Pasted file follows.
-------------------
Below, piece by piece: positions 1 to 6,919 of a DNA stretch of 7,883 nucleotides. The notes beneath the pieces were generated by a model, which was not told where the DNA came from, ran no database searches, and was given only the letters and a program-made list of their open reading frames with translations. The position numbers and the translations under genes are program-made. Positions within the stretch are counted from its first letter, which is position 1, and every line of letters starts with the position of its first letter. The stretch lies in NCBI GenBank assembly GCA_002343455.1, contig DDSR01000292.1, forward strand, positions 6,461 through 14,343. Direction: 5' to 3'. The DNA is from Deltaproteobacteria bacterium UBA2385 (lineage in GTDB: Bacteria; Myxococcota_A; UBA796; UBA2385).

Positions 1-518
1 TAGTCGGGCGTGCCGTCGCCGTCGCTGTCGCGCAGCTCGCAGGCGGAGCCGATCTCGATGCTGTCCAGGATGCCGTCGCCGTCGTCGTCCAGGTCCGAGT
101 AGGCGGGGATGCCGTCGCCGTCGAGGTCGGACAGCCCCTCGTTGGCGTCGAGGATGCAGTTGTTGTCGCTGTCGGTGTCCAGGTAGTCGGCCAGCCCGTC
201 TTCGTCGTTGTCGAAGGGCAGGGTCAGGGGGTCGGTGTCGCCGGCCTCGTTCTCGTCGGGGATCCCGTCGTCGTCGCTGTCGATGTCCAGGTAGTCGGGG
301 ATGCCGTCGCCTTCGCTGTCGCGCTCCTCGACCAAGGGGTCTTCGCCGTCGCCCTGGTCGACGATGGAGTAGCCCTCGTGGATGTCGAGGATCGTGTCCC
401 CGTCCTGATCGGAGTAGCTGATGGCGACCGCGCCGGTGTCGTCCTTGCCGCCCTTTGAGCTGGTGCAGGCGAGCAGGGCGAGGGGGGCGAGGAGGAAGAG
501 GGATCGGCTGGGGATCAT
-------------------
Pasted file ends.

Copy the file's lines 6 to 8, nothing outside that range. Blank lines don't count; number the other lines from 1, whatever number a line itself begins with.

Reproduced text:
301 ATGCCGTCGCCTTCGCTGTCGCGCTCCTCGACCAAGGGGTCTTCGCCGTCGCCCTGGTCGACGATGGAGTAGCCCTCGTGGATGTCGAGGATCGTGTCCC
401 CGTCCTGATCGGAGTAGCTGATGGCGACCGCGCCGGTGTCGTCCTTGCCGCCCTTTGAGCTGGTGCAGGCGAGCAGGGCGAGGGGGGCGAGGAGGAAGAG
501 GGATCGGCTGGGGATCAT